Tuesday, May 6, 2014

Neoclassical: What's Wrong with the Concept

I've got nothing against labels if they are accurate and appropriate; that's how you tell the can of pork and beans from the can of pineapple. But labels in music are sometimes problematic.

Neoclassicism in a drawing by John Flaxman, 1795
Lately, just mention of the phrase "neoclassical" tends to annoy me. I think the basic concept, when applied to music tends to result in an ideological confusion. Neoclassicism in the visual arts was a conscious reaction to the rise of archeological studies and an imitation of the aesthetics of antiquity. Since we have no musical models from antiquity to imitate, neoclassicism in music is fundamentally a different kind of thing.

Modernism had great successes in the early 20th century. Like all fashionable movements, it fractured into different schools, each emphasizing how new and different they were. Composers who resisted modernism were herded into a camp of their own and labeled "neoclassical" by analogy with all the other little compositional cliques. But they were just composers. Virtually all composers from the beginning of time have written music that stood in some sort of relationship with music of the past. For most of them it was music of the recent past because that was all they knew. But since the growth of the study of music history in the 19th century and especially since the development of recording technology in the 20th century, composers have been able to study and listen to music from almost everywhere --and when!

Since there were no models from Classical antiquity to imitate, neoclassicism in music looked back to the late 18th century and the Classical style of Haydn and Mozart. One of the earliest examples of 20th century neoclassicism is the "Classical" Symphony by Prokofiev, an evocation of the crisp aesthetic of a Haydn symphony:

But then the term started being used more and more widely until the list of composers extended from Busoni to Hindemith, from Villa-Lobos to Manuel de Falla. When Debussy was influenced by the music of the Javanese gamelan, we could call it "neo-gamelan" style music, could we not? It makes just as much sense as calling Stravinsky's use of Baroque themes in Pulcinella neoclassical.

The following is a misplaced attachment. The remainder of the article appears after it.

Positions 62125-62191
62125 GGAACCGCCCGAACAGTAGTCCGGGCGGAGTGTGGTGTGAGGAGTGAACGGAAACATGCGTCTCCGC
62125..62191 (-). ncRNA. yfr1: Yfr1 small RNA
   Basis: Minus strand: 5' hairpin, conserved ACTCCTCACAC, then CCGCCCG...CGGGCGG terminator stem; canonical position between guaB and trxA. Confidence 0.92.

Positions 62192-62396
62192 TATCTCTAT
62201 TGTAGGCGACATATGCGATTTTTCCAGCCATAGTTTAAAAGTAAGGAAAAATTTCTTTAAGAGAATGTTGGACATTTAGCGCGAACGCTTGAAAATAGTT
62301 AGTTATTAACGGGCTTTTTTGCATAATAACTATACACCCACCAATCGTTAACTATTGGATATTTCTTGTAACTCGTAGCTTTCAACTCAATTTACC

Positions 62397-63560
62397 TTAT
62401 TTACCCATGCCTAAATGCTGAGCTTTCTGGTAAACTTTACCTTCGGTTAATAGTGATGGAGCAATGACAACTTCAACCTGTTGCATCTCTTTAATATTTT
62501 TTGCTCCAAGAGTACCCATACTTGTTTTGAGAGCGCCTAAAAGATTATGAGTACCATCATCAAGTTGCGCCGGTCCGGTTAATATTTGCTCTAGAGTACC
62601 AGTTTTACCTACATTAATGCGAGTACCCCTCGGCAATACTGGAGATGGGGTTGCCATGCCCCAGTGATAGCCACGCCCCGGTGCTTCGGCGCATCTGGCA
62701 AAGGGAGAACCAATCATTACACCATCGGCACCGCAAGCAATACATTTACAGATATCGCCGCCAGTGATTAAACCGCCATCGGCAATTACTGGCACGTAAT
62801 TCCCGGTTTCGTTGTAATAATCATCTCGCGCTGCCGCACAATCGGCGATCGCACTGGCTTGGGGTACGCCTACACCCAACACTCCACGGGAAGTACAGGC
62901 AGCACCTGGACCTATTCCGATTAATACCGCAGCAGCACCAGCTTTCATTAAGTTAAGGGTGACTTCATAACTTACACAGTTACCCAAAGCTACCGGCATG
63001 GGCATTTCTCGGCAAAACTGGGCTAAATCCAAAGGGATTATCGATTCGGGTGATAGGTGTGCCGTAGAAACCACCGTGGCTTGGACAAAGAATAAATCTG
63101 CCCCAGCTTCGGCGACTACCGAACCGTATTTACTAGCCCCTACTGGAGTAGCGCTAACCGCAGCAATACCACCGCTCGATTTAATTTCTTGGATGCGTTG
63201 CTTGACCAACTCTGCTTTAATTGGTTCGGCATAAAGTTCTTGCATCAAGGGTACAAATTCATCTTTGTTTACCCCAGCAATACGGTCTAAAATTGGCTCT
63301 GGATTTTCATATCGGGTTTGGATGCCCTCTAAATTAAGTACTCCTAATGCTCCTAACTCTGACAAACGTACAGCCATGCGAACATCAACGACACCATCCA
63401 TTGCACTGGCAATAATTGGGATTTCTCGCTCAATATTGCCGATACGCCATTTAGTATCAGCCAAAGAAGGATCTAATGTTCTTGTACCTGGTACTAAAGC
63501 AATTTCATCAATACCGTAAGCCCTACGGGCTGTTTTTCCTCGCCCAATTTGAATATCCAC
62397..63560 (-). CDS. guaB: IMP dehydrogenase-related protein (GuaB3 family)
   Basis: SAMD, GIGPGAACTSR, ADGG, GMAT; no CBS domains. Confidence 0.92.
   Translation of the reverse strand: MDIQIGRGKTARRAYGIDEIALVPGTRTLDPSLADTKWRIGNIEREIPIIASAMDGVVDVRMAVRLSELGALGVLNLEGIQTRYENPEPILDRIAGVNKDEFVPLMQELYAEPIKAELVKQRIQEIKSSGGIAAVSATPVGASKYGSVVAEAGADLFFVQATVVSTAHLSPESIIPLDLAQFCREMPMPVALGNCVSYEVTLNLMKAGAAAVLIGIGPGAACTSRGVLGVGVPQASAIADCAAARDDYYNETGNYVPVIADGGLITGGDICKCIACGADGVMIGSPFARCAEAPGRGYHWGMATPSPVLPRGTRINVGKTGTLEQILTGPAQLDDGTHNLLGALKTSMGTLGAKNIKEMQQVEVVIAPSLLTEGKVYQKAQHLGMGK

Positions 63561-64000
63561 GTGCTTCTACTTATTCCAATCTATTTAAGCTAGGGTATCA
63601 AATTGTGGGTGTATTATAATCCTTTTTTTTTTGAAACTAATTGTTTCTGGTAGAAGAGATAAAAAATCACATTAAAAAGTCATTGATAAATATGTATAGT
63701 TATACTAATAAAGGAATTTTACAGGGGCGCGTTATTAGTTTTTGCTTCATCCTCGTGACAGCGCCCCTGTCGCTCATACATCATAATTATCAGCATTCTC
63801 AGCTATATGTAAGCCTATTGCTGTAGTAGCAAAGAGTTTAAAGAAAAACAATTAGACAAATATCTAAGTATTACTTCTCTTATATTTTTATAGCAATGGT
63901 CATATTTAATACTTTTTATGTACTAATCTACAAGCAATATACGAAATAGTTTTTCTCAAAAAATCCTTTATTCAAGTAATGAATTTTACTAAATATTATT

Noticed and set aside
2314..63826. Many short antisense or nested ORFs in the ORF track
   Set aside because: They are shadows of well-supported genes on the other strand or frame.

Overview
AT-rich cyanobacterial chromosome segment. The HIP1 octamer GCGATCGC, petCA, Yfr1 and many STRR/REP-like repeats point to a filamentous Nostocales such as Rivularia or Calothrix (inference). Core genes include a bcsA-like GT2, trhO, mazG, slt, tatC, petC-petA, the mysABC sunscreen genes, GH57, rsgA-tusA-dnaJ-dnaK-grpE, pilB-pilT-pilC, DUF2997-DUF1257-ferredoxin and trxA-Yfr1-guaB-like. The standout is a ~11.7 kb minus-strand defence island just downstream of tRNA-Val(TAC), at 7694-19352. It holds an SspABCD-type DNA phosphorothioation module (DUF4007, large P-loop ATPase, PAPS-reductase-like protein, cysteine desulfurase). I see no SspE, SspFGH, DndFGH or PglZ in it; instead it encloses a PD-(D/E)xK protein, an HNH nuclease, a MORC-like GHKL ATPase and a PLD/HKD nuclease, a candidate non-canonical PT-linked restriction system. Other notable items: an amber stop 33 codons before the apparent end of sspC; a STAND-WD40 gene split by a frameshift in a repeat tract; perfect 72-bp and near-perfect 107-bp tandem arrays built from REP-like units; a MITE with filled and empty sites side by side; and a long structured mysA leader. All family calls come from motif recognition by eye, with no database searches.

The point I am trying to make is that making reference to particular musical styles, especially those of the past, is an age-old aesthetic practice. But in the 20th century, the label "neoclassical" took on an ideological tinge. It has even been used to characterize some composers as fascistic! Because of their occasional use of traditional dance forms, even Schoenberg and Berg have been called "neoclassical". The use of the term has become so promiscuous that only the most avant-garde of composers, like Boulez and Cage, have not been called neoclassical.

I understand some of the reasons, but using a single term so loosely and with little specifics is of little value and usually misleading. In virtually every piece of music there are aspects that resonate with other musics, present and past, while there are other aspects that are specific to the work. When Bruckner uses the style of a chorale in one of his symphonies, why don't we call that "neoclassical"? If you want to talk about the use of older styles, then you need to talk about particular things and avoid ambiguous labels like "neoclassical".

Here is Manuel de Falla's Concerto for Harpsichord and Five Instruments, a piece that has often been called "neoclassical":

UPDATE: Just to add to the confustion, "neoclassical" is a term also used to describe some trends in mid-18th century opera seria.

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